ENGL738L - Seminar in Nineteenth-Century Literature: Sensation and the Literary

What is the relationship between literature and the physical senses? Is the aesthetic experience of literature simply an appeal to the senses, or is it something else? What are the ideological implications of separating literary experience from “mere” sensation? What does it mean to think of such a separation in terms of “high” and “low” (or “mass”) forms of cultural production? Does sensation actually exist? Is it a phenomenal, psychological, or linguistic event? Is it historical? How does the question of sensation underwrite a host of other terms—materiality, form, feeling, aesthetics, and sentiment—pertinent to the study of literature and critical theory? We will begin to explore such questions in this seminar on Sensation and the Literary, with the intent of profitably complicating any easy assumptions about “Sensation,” the “Literary,” and their relationship. We will be reading a number of critical works on sensation from a number of theoretical traditions, including phenomenology, psychoanalysis, and deconstruction. Theorists might include Merleau-Ponty, Deleuze, Massumi, Lacan, _i_ek, De Man, and Derrida. Literature for the class will be mostly drawn from the British long eighteenth and nineteenth centuries, as well as perhaps nineteenth-century American writings. Possible literary figures might include Walpole, Burke, Kant, Austen, Wordsworth, Byron, Marx, the Brontës, Collins, Poe, and Crane. We might also look at other mediums (such as pre-cinematic attractions, the cinema, and the internet) to complicate further our own sense of what “Sensation” and the “Literary” mean. Course requirements: seminar presentations, a short paper, and a seminar research paper.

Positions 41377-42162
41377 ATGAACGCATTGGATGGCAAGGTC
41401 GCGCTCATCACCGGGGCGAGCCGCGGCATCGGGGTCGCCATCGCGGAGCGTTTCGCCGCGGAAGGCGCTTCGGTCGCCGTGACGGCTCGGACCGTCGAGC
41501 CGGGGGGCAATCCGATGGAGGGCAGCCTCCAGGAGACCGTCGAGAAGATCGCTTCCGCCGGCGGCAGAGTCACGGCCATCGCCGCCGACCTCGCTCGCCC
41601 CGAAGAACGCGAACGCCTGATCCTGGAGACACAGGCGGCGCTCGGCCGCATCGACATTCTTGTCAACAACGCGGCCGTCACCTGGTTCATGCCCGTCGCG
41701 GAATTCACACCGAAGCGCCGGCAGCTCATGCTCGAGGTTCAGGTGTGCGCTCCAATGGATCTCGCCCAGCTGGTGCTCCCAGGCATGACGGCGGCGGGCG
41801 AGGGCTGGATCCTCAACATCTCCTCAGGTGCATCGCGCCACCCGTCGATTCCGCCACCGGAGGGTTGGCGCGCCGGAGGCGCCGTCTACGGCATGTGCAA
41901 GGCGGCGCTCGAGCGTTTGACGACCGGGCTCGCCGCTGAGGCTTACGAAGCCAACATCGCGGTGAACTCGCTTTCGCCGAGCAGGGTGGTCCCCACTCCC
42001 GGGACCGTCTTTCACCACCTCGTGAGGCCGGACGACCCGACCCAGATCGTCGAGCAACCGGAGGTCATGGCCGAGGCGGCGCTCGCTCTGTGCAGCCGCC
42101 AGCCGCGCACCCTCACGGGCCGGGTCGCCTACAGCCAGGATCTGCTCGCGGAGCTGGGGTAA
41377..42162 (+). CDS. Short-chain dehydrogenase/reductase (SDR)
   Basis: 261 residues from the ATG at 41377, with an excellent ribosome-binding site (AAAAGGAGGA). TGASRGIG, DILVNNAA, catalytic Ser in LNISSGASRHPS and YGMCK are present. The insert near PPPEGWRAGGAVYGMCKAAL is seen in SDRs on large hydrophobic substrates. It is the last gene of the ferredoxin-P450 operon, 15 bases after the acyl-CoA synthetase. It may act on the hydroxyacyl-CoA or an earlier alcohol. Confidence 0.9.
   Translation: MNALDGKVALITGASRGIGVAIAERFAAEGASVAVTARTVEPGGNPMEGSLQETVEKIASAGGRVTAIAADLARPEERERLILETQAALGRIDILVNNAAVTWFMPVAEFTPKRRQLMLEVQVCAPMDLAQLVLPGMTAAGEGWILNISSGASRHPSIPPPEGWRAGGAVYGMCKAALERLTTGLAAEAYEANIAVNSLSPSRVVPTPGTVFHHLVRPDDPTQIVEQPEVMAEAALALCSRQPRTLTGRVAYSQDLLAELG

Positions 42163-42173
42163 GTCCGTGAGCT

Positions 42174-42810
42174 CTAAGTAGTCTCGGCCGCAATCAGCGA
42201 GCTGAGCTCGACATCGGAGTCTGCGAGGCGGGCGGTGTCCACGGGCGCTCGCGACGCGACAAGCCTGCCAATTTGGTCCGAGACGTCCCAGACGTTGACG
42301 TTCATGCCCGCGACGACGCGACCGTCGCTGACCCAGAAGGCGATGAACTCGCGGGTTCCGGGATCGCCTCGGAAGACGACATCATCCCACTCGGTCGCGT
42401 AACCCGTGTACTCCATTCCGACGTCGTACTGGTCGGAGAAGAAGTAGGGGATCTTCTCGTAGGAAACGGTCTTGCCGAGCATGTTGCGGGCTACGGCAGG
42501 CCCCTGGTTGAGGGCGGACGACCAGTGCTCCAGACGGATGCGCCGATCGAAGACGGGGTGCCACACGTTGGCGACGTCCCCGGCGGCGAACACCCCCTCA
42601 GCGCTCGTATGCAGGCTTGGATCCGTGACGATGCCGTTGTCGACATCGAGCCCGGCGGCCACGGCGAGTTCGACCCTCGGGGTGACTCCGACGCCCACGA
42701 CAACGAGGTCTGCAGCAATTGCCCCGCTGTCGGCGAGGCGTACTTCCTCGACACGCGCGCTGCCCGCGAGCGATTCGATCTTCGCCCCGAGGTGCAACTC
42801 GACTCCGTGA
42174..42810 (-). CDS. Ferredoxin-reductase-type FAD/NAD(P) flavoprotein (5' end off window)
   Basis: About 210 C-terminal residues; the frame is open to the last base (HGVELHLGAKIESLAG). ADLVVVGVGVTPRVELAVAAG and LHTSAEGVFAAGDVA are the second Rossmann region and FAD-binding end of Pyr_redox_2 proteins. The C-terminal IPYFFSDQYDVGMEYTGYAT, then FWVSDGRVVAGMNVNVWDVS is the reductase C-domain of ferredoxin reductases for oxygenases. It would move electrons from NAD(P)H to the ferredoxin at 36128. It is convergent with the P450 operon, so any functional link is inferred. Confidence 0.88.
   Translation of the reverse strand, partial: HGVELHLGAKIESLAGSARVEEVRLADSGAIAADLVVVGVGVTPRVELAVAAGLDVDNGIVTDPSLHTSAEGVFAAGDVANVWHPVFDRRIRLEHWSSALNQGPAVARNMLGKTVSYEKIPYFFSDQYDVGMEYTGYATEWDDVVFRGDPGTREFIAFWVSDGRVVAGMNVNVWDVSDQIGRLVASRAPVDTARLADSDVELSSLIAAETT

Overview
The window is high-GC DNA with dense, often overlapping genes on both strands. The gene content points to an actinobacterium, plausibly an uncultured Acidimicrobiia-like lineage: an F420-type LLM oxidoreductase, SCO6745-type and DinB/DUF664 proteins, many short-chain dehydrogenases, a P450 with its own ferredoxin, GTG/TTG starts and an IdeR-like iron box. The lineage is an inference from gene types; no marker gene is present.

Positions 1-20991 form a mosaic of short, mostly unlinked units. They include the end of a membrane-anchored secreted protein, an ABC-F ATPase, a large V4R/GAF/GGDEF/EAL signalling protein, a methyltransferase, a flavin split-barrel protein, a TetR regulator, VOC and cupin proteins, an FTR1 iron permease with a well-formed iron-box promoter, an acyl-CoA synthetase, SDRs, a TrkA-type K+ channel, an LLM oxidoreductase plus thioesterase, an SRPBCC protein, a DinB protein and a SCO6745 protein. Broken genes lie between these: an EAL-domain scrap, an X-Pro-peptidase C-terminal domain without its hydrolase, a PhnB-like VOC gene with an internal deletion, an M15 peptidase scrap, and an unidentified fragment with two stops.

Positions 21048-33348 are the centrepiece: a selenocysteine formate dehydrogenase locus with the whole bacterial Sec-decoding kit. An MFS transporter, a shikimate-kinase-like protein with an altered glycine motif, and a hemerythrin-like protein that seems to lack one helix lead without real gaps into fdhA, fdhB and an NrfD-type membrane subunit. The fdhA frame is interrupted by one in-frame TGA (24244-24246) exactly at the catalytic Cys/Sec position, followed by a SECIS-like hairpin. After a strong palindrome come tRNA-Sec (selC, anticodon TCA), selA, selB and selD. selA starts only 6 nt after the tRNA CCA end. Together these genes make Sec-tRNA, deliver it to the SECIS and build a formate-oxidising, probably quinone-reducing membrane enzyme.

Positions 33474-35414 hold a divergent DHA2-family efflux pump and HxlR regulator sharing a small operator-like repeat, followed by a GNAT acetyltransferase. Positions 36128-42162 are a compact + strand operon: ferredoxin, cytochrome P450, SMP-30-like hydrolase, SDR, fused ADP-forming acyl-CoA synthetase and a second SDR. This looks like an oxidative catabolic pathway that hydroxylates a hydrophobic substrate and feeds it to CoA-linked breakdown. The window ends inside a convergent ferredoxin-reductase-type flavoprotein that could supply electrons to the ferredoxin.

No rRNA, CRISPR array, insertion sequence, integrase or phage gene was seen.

Permission of department.